[cnn-photo-caption image= [cnn-photo-caption image= http://i2.cdn.turner.com/cnn/2009/images/10/01/art.obamadodd.gi.jpg caption="Sen. Chris Dodd is facing a tough re-election bid in Connecticut."]
(CNN) – Connecticut Sen. Joe Lieberman lost the Democratic primary in 2006 but won the November election anyway by forming a third party and siphoning votes from Republicans who didn’t want progressive Democratic candidate Ned Lamont to take his seat in Washington.
But once Lieberman had secured his re-election, he abandoned the Connecticut for Lieberman party – and now that party may be used to target the state’s other senator, Democrat Chris Dodd, who is already facing stiff competition from the Republicans for his 2010 re-election bid.
At issue is a battle over the leadership of the party and its 105 members between an anti-Lieberman (and Dodd) engineering professor and the pro-Lieberman founders of the party who say they have not abandoned it.
“There has been an unbroken chain in the control of the party by the people who are in support of Senator Lieberman,” said Stuart R. Korchin, chairman of Connecticut for Lieberman and the first person to register the party in 2006.
But Lieberman and his supporters failed to file what’s called “party rules” with the Connecticut secretary of state’s office, department spokesman Av Harris said, leaving the door open for someone else to do so. Fairfield University professor John Orman, who opposed Lieberman, was the first to file party rules, and soon after Lieberman’s suppporters followed suit.
But Orman died not long after filing the rules, and, said Trinity College engineering professor John Mertens, signed over leadership of the party to him before he passed away.
Critics accuse Mertens of hijacking the party for selfish reasons, and some – even those who had envisioned transforming the party into an anti-Lieberman vehicle – are angry that Mertins is trying to use the party against Dodd. Former state legislator Jonathan Pelto is in the “Mertens is selfish” camp.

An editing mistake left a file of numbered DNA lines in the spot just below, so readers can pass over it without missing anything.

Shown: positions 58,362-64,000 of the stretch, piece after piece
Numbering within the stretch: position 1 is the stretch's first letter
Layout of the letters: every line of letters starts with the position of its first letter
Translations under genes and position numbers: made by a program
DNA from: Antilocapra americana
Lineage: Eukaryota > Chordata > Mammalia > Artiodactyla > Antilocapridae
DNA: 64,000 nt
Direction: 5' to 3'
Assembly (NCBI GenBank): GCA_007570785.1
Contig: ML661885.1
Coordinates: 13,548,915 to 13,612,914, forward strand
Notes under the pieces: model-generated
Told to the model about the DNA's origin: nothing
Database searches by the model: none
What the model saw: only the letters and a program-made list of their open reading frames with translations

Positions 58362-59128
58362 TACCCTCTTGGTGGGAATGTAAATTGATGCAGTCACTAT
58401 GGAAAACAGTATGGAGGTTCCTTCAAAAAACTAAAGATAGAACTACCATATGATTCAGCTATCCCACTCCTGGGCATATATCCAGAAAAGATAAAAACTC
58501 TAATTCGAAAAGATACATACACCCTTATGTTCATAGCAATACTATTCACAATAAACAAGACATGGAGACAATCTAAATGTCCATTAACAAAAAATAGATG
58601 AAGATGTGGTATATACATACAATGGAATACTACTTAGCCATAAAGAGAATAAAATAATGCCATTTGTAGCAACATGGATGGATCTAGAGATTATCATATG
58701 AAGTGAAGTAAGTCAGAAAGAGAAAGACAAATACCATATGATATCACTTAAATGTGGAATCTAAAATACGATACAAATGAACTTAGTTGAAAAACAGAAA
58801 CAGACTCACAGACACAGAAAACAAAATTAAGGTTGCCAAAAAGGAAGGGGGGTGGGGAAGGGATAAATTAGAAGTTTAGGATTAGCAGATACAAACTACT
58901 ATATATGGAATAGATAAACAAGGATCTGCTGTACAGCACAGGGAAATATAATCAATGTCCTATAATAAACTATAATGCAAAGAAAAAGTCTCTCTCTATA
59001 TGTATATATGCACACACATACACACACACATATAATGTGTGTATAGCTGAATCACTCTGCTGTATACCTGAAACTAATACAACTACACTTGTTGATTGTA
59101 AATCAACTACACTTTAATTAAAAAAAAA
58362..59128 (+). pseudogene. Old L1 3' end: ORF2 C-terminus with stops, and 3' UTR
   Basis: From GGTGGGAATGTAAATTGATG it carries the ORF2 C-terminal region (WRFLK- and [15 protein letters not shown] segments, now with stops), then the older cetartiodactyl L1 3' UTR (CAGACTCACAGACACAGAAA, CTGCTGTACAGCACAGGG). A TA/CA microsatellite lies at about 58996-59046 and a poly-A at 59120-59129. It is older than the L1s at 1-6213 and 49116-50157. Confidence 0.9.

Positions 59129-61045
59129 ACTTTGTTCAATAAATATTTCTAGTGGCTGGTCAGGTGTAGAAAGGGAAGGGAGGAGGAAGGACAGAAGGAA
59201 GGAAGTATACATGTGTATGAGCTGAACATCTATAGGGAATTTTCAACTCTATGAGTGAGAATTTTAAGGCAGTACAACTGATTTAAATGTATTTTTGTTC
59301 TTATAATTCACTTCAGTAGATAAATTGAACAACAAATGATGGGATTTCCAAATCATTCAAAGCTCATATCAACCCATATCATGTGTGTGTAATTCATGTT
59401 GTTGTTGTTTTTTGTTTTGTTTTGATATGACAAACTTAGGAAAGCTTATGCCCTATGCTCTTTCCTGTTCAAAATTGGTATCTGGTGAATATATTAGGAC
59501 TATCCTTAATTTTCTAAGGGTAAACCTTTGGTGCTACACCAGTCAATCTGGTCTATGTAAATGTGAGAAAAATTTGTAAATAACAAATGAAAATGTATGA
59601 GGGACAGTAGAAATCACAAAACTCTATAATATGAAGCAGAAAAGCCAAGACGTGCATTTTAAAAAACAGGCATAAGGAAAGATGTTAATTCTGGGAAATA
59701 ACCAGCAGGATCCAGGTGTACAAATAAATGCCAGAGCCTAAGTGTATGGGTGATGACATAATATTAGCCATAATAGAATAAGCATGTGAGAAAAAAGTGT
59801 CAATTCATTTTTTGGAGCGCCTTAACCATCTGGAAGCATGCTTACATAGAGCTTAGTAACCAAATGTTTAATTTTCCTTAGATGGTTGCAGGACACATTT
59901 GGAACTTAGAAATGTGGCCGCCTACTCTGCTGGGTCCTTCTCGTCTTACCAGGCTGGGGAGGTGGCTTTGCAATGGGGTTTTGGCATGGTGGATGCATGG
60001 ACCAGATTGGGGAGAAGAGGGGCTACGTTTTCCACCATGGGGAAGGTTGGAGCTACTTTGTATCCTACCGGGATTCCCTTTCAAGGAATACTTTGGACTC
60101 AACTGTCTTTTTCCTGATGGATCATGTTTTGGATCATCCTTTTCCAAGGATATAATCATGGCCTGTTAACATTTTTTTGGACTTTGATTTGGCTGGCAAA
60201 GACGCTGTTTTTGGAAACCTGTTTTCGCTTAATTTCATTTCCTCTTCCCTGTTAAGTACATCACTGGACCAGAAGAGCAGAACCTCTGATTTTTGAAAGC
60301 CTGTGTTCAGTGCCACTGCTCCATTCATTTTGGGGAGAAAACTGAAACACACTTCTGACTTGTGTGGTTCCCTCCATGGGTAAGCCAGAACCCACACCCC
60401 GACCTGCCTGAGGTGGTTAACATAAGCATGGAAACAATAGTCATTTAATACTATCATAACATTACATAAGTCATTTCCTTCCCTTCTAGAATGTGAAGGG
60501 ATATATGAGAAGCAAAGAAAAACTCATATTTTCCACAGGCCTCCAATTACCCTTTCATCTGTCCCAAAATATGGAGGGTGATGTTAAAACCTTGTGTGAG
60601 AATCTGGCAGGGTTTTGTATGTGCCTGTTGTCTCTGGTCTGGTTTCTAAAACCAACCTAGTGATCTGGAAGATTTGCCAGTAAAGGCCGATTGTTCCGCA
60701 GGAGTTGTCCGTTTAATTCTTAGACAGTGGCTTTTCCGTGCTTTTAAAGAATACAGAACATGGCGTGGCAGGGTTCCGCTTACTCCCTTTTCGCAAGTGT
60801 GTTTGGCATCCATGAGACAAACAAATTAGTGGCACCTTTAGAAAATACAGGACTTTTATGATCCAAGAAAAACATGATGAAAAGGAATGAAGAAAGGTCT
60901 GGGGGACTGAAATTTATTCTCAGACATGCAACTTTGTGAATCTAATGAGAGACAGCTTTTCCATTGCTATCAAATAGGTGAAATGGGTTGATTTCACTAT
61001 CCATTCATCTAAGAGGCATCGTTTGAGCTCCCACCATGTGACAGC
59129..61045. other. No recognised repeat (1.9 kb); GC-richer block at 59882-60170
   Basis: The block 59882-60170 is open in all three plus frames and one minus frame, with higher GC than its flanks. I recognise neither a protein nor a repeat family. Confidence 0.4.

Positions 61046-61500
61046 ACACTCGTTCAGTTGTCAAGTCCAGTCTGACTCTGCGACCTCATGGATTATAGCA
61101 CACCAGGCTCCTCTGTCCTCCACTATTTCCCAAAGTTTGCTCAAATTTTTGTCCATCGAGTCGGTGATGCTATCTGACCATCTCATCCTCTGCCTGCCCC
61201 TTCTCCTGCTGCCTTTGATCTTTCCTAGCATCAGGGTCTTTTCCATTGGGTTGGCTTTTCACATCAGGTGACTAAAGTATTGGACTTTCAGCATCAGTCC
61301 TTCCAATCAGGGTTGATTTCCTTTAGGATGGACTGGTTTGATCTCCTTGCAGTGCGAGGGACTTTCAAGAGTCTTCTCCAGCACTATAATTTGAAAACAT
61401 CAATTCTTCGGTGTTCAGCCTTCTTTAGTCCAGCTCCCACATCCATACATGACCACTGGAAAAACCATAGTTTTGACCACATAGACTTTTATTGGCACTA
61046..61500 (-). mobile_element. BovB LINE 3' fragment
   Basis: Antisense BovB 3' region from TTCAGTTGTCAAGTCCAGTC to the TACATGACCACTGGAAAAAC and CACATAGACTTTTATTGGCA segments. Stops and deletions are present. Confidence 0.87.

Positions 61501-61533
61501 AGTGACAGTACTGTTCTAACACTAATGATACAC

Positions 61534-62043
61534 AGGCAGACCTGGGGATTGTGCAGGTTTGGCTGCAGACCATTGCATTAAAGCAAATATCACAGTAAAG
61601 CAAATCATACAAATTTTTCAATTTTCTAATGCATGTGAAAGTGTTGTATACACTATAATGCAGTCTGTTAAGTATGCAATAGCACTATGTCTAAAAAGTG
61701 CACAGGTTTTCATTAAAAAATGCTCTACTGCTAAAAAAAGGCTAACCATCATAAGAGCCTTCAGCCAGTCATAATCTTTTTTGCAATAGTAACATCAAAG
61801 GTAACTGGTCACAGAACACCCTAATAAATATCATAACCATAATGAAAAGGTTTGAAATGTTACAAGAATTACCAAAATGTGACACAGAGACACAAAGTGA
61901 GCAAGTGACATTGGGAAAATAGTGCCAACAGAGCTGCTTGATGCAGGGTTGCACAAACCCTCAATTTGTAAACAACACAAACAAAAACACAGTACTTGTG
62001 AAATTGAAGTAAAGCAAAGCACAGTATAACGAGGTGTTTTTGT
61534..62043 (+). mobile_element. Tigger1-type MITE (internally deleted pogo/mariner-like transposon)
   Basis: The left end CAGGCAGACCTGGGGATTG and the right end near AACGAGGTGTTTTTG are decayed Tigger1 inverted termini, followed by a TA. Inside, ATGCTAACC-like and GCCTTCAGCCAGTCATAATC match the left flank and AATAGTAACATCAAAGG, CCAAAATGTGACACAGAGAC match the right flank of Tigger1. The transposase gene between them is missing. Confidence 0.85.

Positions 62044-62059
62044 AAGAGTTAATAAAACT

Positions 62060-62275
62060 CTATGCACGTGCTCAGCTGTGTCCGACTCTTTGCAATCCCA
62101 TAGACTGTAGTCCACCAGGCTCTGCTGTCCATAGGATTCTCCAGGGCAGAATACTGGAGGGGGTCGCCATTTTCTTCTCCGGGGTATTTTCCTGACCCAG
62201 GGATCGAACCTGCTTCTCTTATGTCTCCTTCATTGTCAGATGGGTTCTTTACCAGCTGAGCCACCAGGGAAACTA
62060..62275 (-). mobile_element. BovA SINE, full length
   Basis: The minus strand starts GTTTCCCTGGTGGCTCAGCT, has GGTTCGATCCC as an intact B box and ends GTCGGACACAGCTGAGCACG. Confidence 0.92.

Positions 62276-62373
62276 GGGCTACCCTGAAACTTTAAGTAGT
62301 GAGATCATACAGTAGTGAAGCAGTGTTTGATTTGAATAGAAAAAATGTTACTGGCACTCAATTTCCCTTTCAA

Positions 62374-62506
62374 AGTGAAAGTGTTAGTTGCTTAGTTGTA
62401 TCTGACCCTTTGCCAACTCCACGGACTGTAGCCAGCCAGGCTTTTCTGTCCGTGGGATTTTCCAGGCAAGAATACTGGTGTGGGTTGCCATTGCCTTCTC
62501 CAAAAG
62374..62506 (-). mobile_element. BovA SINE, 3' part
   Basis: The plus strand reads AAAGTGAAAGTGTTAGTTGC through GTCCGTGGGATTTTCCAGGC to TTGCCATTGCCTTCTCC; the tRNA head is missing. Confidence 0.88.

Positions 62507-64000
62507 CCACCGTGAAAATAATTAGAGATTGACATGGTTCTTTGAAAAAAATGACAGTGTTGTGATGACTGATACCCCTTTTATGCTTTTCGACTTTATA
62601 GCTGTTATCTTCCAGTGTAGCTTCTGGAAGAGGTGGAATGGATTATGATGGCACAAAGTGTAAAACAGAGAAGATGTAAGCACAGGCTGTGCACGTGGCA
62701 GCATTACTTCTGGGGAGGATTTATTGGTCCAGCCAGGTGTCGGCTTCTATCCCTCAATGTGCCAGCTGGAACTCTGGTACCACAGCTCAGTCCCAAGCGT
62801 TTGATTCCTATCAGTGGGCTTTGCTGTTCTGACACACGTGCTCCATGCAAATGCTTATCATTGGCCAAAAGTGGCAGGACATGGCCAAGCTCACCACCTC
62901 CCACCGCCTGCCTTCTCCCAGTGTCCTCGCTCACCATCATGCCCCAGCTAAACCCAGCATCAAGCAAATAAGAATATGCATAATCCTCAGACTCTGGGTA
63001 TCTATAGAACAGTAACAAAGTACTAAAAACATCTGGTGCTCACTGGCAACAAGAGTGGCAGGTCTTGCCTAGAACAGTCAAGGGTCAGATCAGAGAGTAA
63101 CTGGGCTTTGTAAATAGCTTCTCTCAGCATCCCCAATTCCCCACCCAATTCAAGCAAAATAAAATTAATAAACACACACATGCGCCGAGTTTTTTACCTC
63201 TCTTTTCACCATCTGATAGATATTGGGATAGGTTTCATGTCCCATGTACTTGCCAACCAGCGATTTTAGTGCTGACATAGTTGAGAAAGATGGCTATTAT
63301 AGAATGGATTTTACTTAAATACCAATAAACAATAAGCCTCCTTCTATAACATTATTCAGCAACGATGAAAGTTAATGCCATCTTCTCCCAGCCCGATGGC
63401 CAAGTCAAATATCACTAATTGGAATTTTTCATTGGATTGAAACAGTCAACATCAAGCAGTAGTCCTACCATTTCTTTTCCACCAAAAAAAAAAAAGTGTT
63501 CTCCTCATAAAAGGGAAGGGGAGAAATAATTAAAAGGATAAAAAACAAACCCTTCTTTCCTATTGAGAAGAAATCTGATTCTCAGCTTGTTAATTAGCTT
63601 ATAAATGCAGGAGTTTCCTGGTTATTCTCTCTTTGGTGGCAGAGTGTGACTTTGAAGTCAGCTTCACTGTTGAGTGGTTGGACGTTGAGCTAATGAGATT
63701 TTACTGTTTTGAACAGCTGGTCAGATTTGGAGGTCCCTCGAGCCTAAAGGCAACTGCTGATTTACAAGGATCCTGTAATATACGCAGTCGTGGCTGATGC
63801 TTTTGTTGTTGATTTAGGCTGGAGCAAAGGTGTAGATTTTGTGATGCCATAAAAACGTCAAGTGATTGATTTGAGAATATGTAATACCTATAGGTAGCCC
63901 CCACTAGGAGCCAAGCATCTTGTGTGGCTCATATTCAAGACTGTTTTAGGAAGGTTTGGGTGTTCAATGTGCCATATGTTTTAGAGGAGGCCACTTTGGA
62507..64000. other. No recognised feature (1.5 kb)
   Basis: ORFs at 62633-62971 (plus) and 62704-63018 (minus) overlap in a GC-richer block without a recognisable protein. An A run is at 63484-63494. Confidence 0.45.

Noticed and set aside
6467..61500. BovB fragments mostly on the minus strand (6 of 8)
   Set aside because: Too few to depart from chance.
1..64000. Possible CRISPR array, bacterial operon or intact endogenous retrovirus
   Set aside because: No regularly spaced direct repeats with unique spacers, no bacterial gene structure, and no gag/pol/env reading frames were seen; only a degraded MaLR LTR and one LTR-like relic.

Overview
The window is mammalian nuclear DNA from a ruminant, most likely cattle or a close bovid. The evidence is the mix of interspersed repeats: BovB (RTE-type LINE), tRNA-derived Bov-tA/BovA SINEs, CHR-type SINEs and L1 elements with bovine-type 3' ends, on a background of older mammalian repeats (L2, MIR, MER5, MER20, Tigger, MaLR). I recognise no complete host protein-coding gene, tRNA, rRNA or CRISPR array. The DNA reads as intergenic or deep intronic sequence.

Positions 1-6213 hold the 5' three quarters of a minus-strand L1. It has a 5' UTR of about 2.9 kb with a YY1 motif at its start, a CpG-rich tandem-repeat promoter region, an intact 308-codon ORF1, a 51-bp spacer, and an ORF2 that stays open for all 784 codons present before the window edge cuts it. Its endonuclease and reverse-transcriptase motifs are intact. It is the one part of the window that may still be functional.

“Mertens has corrupted the spirit of the law and is conducting himself in a way in which he and he alone is the beneficiary,” he said.
But Mertens, whose platform includes the expanding debt and social issues, said his idea was “about solving problems” and not about himself or Dodd.
“We have had insane government policy when it comes to social issues,” he said. “Our drug law policies are largely responsible for the violence in our inner cities.”
Mertens told he’s frustrated over the two-party system that dominates American politics.
“Career politicians care more about getting re-elected,” he said. “They are very short-sighted.”
Dodd’s campaign, backed by the Connecticut Democratic Party, is not concerned with Mertens’ potential candidacy.
Dodd is “focused on the work he has to do in the Senate, advocating on behalf of consumers and increasing affordability and access to healthcare,” state party spokeswoman Colleen Flanagan said.
Lieberman’s offfice, with the senator safely in office for another three years, had no comment.
Mertens said he doesn’t think Connecticut voters will have a hard time deciding what kind of candidate he is should he run under the Connecticut for Leiberman banner.
“Anyone who has been paying attention at all should know the Connecticut for Lieberman Party is no longer a pro Lieberman party,” he said.
But Korchin, who said he had spoken with Mertens and “it did not go well,” said that the professor has “no legal basis to claim any leadership” and that it’s “unlikely the party will nominate Mertens for Senate.”
In fact, Korchin said, he is considering putting Dodd’s name in nomination.
Meanwhile, neither side has taken the issue of who controls the party to court.